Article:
My rusty rake has a new life as a succulent plant rake wreath. These rake heads make great backdrops for all kinds of wreaths.
You guys know I have a thing for succulents…..faux succulents, so I decorated the rake with all kinds of succulents in various colors.
The wreath is pretty darn classy considering the backdrop is a rusty rake. And my short video featuring 3 easy upcycled crafts at the bottom of the post is a must see!
This wreath works for any season of the year. The faux succulents are so colorful and the bold earth tone colors are definitely my thing.
The rake wreaths I make always have the tines hanging down but I’ve seen some really pretty ones hung the opposite way. Hanging the tines down just seems more logical to me.
Of course I guess you could hang the whole rake, wood handle and all. I don't see why not except for maybe the weight.
When I decided on the wreath plan I looked through all the shelves in the workshop and found these faux succulents from past projects.
I headed to the Dollar Tree and picked up a few more just in case I ran short. The succulent display on the rake needed to be really full or it would look inexpensive and tacky. My thinking anyway.
The reddish orange succulent in the pot was a pretty color so I grabbed it too. All I had to do was pull the succulent out of the pot and remove the stem before gluing it to the rake.
The rake wreath needed a cool hanger and I thought this belt would be perfect. Plus it was the only whole belt I had in my stash. I got it at the thrift store a while ago for 50% off.
Trying out the belt as a rake hanger is new for me. I usually just use the cross bar on the rake to hang the wreath.
I removed the stems from the succulents and put them in a baggie in case I wanted to put them back together later. I will take the wreath apart at some point and reuse everything at some point in new projects.
Some of the succulents had clips instead of stems and I removed those too. Just needed a pair of pliers to pull the stems from the heads.
Next I pulled a piece of wire through the two screw holes at the top of the rake head and twisted the wire together so the belt wouldn’t slip through the open area at the top.
Then I pulled the belt through and buckled it. Now it’s time to hot glue the succulents to the rake.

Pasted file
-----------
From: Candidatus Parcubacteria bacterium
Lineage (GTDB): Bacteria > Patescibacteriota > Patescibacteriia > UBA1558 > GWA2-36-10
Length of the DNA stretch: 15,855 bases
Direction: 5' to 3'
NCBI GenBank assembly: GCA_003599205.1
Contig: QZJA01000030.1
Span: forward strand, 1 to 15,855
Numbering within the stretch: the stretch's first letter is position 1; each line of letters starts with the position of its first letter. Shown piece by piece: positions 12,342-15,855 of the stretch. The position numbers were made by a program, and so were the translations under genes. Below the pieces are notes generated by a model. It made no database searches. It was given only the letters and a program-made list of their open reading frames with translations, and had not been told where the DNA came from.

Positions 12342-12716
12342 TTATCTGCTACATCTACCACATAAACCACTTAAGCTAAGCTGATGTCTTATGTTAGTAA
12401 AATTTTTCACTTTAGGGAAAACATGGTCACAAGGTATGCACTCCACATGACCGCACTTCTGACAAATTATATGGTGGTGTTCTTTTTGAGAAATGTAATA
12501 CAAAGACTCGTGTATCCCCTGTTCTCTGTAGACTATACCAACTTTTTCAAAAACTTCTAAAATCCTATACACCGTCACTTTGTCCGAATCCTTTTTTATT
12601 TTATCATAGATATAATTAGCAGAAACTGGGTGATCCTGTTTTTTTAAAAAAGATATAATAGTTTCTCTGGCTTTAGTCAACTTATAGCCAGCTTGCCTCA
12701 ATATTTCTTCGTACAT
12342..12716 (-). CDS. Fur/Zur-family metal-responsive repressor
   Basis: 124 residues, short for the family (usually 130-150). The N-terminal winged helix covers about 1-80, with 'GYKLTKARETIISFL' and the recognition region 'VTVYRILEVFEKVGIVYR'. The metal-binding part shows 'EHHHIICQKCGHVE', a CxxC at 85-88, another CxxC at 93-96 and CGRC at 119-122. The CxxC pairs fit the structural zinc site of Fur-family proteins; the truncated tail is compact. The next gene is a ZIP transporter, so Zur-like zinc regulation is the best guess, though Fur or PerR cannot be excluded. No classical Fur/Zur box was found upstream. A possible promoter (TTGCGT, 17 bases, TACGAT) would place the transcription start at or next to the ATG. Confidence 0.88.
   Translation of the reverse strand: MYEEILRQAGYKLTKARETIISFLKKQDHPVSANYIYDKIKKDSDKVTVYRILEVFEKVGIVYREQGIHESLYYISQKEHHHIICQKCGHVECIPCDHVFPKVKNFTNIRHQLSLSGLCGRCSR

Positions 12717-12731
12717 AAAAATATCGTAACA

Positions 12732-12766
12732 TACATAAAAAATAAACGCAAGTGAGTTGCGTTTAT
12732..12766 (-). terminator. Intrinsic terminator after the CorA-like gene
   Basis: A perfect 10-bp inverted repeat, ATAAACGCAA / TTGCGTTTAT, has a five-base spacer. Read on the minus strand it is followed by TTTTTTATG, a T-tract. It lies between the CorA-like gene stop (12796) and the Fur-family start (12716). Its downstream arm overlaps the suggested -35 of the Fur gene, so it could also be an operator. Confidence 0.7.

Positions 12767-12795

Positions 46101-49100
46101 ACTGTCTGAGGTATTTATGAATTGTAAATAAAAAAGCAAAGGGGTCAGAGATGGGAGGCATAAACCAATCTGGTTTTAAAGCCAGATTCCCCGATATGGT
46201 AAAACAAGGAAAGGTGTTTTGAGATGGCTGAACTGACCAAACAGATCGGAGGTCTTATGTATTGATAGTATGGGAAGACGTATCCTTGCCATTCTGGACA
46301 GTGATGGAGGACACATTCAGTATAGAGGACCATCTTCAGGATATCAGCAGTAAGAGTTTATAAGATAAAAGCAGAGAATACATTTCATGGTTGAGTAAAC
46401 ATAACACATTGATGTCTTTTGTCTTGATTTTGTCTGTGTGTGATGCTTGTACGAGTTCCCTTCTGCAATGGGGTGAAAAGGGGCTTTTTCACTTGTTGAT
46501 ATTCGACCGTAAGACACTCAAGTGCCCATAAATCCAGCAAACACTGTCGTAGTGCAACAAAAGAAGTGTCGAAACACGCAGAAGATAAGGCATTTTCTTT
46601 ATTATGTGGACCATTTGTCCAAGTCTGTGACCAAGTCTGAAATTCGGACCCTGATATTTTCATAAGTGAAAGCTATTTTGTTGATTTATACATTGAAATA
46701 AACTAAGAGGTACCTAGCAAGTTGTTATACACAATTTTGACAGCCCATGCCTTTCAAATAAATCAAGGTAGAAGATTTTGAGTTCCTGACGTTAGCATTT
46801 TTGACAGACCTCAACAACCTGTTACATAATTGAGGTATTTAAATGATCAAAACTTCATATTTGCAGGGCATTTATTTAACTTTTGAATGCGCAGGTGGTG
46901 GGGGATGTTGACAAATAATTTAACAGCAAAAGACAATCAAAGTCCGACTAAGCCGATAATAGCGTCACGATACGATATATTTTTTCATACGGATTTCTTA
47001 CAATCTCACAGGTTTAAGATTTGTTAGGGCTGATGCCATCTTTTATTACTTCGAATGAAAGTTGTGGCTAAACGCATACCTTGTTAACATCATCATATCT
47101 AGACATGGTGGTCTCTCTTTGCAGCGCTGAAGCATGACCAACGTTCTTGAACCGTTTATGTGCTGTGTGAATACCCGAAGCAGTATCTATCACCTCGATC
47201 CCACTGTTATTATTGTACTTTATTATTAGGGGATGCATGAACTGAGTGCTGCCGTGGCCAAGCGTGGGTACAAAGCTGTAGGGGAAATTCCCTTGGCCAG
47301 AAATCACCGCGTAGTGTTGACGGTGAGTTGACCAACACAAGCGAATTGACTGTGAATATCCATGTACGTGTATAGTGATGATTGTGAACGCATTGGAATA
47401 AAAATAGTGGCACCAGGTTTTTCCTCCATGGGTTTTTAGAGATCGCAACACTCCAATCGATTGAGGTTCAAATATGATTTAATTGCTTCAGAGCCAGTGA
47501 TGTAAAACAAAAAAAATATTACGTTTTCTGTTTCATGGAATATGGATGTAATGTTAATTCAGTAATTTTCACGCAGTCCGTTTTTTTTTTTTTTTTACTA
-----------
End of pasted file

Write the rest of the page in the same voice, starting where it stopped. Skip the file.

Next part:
This is the part where you just have to wing it. I laid out the succulents in a pattern I thought looked okay then I grabbed the glue gun.
I started with the top left succulent and then went down. The succulents got shifted or moved completely during this process.
I eye-balled the overall look as I went trying to place the succulents in a pleasing arrangement. Once the succulents were glued in place I left them.
It would have been an easy job to pull them off and reposition them if they didn't look great where they were.
Maybe I did a good job? I think so. Patting myself on the back. I hung the rake on our front door but the blue door in my reclaimed door stash makes the colors of the succulents really pop so that’s where I took the photos, mostly.
A shabby chic white door makes a good backdrop for the succulent plant rake wreath too. You could hang the wreath in a door in your home or maybe use it in a fireplace mantel display.
Maybe loop the belt hanger over a chippy lawn chair sitting on the front porch. There are all kinds of ways to display a wreath.
I had a few sheets of moss and tried using that under the succulents but it wasn’t a good look so I used the little green plant thingies as filler. Don’t know what this type plant is called. Someone help me out.
What do you think of the belt as a hanger? It adds a bit of character to the display and looks much better than a plain old metal wreath hanger.
I enjoyed putting this project together. Junk DIY’s are my favorite thing.
3 Easy Upcyle Craft Projects
Want to know how I made these Tacky Pumpkins.....click here.
How about circling a teakettle with a cool belt or using a water dipper as a planter....click here.
Author: Kathy Owen (Petticoat Junktion)
Kathy is the founder of PetticoatJunktion.com, a home décor blog focused on repurposing and upcycling furniture, old hardware, rusty stuff, and thrifty finds into unique home décor. Kathy’s projects have been featured on the Home Depot Blog, Plaid Crafts, Behr Designer Series, and in numerous magazines. Read more about Kathy here.